Each berry (technically a drupe) contains 4 brown nutlets that are dispersed mostly by birds. It may take 10 years for a tree to mature enough to produce fruits. Each individual tree can live to 150 years or so if lucky. The smooth, thin bark however makes it susceptible to fire damage. It also is a favorite target for sapsuckers to drill into, leaving long rows of holes. These then are often the target of hornets who strip off pieces where its been damaged to use in constructing their own paper nests. All this damage may result in girdling the tree to death.

The smooth grey bark of this American Holly has been marred by numerous sapsucker drills.

     Some other animals also make use of holly. Thirty-nine caterpillar species (5 of which are not native) have been noted as using the tree as a food source. This includes the Henry's Elfin butterfly and the Holly Azure butterfly, who's caterpillars feeds on its flowers. A couple of leaf miner flies also feed within the leaves, leaving distinctive trails where they've fed.

A Holly Leaf Miner Fly has left its feeding trails within the leaf itself.

     Several species of pollinators visit the flowers to feed, though ants in particular are attracted to them. They do not act as pollinators however, rather they just steal the nectar for themselves.

Ants robbing American Holly flowers of their nectar.

     People have been using hollies for more than just decoration and holiday cheer however for a long time. American Holly use was documented by the great ethnobotanist Daniel Moerman by several Native American Indian tribes for example. The Alabama used the bark for an eye wash, as did the Choctaw. The Catawba used an infusion from the leaves for sores and for sore muscles. The Koasati made an infusion from the bark that could be rubbed into the skin for itching. It was the Cherokee that had the most uses for American Holly however. They chewed the berries (which can be toxic) for colic, to treat acid reflux and other gastrointestinal issues, and for hernias. They made a dye from the fruit and used the white wood (the tree is still sometimes referred to as White Holly) in carving spoons. When all else failed, they used the spiky leaves to scratch cramped muscles.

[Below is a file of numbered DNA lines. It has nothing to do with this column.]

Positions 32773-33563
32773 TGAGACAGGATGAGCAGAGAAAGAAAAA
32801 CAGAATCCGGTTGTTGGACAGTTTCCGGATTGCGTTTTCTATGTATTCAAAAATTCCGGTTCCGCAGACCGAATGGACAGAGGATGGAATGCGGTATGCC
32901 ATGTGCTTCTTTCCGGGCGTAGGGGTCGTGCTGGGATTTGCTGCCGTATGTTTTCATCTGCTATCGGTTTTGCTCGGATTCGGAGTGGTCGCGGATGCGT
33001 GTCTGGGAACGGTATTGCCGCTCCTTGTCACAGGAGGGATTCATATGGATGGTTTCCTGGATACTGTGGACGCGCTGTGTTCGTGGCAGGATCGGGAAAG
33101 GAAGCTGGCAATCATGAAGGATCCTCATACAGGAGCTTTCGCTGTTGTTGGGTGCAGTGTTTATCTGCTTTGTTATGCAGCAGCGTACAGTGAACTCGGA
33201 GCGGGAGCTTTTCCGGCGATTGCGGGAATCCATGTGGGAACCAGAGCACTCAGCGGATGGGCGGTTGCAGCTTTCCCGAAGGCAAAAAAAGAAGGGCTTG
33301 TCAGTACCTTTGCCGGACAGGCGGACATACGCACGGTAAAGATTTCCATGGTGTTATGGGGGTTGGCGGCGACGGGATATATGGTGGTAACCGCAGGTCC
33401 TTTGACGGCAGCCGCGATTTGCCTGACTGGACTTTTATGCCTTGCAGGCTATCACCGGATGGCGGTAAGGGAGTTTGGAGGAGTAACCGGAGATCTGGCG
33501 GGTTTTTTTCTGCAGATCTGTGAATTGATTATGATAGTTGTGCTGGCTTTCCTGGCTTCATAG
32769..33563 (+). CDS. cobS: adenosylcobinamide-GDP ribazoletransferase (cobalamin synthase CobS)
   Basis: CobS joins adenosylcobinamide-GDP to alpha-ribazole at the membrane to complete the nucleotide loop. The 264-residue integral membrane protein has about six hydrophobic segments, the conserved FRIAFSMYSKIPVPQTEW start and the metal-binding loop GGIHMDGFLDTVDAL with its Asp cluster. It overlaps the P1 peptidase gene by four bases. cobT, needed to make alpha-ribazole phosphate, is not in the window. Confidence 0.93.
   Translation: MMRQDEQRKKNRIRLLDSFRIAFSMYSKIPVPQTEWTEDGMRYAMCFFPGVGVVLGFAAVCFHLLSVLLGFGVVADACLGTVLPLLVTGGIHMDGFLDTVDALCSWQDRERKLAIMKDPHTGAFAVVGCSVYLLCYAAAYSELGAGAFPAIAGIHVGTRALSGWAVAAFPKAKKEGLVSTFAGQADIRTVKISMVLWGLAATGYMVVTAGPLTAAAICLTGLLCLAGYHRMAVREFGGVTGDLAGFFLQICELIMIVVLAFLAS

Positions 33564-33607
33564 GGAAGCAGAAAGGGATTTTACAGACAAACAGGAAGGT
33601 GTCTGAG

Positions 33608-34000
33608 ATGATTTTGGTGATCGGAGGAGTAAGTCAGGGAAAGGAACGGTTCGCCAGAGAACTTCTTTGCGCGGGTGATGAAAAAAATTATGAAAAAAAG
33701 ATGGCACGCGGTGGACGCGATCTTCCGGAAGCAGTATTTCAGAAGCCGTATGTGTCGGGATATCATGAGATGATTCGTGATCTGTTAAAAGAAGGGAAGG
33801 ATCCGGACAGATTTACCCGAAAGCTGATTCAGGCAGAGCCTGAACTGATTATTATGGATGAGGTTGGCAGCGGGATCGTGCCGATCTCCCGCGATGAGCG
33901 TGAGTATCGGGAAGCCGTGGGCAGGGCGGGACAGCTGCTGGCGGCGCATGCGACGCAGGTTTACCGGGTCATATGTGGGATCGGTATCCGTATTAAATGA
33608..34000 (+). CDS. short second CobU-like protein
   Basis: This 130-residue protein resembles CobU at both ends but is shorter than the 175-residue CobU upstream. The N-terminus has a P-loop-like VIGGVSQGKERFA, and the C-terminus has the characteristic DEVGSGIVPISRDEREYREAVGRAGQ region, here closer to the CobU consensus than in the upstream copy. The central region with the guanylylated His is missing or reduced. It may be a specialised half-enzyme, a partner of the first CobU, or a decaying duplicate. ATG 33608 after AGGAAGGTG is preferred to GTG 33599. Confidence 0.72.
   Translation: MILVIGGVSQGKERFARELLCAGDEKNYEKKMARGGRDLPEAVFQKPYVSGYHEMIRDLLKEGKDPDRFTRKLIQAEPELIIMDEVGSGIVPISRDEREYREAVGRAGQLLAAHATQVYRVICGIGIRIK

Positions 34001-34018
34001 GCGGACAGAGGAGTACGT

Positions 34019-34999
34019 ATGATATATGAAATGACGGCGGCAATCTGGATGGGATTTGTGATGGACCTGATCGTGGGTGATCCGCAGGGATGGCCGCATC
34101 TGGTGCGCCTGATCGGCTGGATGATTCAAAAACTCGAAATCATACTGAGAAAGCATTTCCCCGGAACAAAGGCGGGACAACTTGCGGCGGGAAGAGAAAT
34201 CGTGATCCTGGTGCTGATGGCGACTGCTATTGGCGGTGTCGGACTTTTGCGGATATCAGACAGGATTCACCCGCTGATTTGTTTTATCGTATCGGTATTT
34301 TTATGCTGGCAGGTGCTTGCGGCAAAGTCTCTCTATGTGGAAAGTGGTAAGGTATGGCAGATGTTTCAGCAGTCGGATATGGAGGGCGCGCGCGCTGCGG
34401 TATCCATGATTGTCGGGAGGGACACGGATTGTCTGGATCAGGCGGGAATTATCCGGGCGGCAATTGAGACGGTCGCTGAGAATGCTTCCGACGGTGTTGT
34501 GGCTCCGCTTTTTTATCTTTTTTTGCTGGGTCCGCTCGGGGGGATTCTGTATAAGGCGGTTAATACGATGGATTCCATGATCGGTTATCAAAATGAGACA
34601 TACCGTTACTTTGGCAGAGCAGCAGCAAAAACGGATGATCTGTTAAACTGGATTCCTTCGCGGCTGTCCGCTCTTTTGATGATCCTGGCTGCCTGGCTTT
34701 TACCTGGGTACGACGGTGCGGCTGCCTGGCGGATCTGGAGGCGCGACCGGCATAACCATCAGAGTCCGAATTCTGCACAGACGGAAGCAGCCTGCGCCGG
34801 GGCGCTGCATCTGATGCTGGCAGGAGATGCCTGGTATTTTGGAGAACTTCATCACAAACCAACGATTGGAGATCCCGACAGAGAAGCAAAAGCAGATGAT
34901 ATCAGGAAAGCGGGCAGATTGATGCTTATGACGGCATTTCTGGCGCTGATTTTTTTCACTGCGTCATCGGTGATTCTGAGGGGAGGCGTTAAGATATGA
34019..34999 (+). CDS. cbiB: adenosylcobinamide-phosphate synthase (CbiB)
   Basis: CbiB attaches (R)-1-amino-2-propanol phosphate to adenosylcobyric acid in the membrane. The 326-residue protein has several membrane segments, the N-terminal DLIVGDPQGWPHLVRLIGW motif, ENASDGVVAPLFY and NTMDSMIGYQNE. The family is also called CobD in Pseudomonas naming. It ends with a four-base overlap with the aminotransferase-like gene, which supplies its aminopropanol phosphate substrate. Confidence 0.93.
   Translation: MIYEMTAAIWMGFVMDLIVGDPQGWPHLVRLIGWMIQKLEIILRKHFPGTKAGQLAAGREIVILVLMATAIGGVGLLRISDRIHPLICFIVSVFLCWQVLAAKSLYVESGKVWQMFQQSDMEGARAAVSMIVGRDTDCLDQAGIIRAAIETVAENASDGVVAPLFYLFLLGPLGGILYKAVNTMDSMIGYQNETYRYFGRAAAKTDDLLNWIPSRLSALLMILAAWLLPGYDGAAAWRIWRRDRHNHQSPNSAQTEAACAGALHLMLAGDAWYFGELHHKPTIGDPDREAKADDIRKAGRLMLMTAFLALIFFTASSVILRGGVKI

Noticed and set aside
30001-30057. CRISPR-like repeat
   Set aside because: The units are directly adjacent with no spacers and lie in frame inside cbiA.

During the Civil War, Confederate doctor Francis Porcher was ordered to find alternatives for goods no longer available due to Northern blockades. He noted that American Holly bark could be used for colds, coughs, and tuberculosis. The berries he said could be used as an emetic to induce vomiting. An infusion of the leaves could be used as a diaphoretic, to induce sweating that would treat small pox, lung issues, and conditions of the throat. He suggested that the inner bark could be a substitute for quinine and be used to treat fevers. A tea made from the roots could also treat colds, coughs, and stimulate appetite. Consuming the berries could be used to expel intestinal worms. The inner bark he reported could be used to create "bird lime" sticky enough to capture birds. Porcher also mentioned that the light colored wood could take dyes easily and be used for carpentry.
     The wood is sometimes still dyed and used as a substitute for ebony in making black piano keys. Folk healers sometimes still brew tea from the leaves that is said to induce sweating and alleviate fevers. This tea reportedly has caffeine. In the language of flowers (sometimes called floriography) holly is supposed to signify foresight. In ancient times, holly was said to contain magical powers. The flowers could turn water to ice it was said, while planting the tree by a building would lend protection from lightning and witch craft.
     I like to pick a leaf off the ground and hold it on opposite sides by the spines. I then blow on it, making it twirl between my fingers in a helicopter fashion. This small trick is a favorite of young kids when I wrap up a nature walk. American Holly has such a rich heritage of uses and folklore. It is nice to celebrate this native tree any time of year, making any of them Holly-days.

Holding a holly leaf between your fingers and blowing on the underside of the leaf produces a whirlybird.